The Dean of Linguistics at the University of Ghana, Legon, Professor Kofi Agyekum, has called for the decolonization of what he terms “Linguistic Colonialism” in Ghana and Africa in general.
He made this call when he spoke as the Special Guest Speaker at a book launch at the Christ The King Parish Hall in Cantonment, Accra, recently. The occasion was the launch of the Akwapim version of the 1992 Ghana Constitution, translated by Lawyer Kwasi Opare, a native of Akwapim.
The learned Professor argued that, much as Ghana and some African countries have liberated themselves from political colonization, these countries continue to use alien languages rather than their mother tongue in all aspects of their lives.
This, he said, is not correct, to say the least. He postulated that language is the purest manifestation of one’s culture. Language is used to transmit socio-cultural and behavioral tenets of people, and it’s used to preserve cultural values and heritage, as well as to simplify numerous activities in the lives of a people.
He lamented that as Ghanaians, who have been independent since 1957, we are still held in bondage by the use of someone else’s language as a means of communication and transaction. “This behavior has led to the fact that we esteem the foreign language far above our mother tongue, making us live with artificial pride and ego.”
He stated that speaking someone’s language doesn’t necessarily make you a better scholar, as some people naively believe. “God knew why he made us the way we are, and our mother tongue is better than any other language, so we must be proud of speaking our local dialects rather than rattling the foreign languages we are so glued to. We must use our local language in all transactions: trade, education, science, mathematics, technology, finance, media, administration, etc. It’s by doing this that our indigenous languages will be preserved and treasured. I shudder to advocate that if we are not very careful, we will lose our own dialects in the not-too-distant future because we communicate with our children in a foreign language, and this is not the best,” he decried.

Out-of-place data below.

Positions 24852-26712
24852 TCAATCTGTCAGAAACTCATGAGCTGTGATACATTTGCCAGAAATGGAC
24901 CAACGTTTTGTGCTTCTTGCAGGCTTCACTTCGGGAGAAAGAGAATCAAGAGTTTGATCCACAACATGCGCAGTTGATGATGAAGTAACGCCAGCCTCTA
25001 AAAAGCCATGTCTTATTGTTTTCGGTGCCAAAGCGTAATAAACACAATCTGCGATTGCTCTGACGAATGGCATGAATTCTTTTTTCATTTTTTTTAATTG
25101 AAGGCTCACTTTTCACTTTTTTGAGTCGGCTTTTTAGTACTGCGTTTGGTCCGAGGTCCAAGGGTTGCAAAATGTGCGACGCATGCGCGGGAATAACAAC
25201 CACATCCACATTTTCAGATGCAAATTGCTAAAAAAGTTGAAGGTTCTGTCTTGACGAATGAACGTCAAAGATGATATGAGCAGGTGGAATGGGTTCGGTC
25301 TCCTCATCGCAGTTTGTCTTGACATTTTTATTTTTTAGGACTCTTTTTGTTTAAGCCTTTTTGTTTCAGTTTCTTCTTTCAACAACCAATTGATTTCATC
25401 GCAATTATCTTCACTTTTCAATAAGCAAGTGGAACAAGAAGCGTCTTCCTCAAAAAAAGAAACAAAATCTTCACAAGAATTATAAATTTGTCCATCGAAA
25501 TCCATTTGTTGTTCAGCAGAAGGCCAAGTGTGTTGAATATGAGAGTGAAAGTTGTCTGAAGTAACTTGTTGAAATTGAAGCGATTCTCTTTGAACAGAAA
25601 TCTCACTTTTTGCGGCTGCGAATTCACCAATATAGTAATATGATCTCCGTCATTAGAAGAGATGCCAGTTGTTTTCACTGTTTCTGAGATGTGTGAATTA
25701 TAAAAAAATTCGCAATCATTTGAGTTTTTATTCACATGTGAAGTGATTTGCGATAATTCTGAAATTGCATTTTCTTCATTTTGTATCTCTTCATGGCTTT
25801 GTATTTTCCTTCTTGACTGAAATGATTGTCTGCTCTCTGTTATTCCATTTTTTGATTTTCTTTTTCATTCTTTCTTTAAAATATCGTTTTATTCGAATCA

He grieved that as a result of language imperialism, all our books, documents, gatherings, meetings, functions, and engagements have been in a foreign language to the detriment of the less educated or the uneducated majority who may be wiser than the elites.
He repeatedly called on the authorities to decolonize and break the neck of this obnoxious system of ‘LANGUAGE IMPERIALISM,’ even if it demands a national dialogue. Touching on the translated Constitution of 1992 into Akwapim Twi, he praised the translator for a significant academic breakthrough.
He intimated that countries like Bolivia, South Africa, and Tanzania have done a similar thing, and this has tremendously impacted the country’s political exercise, understanding, and participation.
He reasoned that the day’s occasion would forever be remembered as a day of Akan studies and literacy upliftment. The day marks a jubilant day when non-English speakers would also be part of our constitutional dispensation.
He praised the translator unceasingly for his historic endeavor in bringing the constitution closer to the masses. Despite it being in Akwapim Twi, it can benefit all Akan language speakers, covering about 44% of the country’s population, which includes 9 out of the 16 regions of Ghana, and even non-Akans who understand the Akan language across the country.
He also praised the translator for taking on this bold, arduous task that took him eight long years to complete. “Elsewhere, this would have been a national event because it’s an extremely great achievement, and the translator deserves a national award for his effort. We all have to celebrate the trailblazer for this commendable feat; in fact, Mr. Kwasi Opare Esq. must be rewarded and celebrated by the state,” he postulated.
The Professor appealed to the traditional leaders, academia, duty bearers, students, the legal fraternity, politicians, and all well-meaning Ghanaians to patronize and use the book in their daily lives. An auction of the first 20 copies of the book yielded GHC25,000. The chairman for the occasion was Nana Ansah Kwao, the chief of Adumasa in the Akwapim Traditional Area, who also lauded the work of Lawyer Kwasi Opare for his wonderful piece.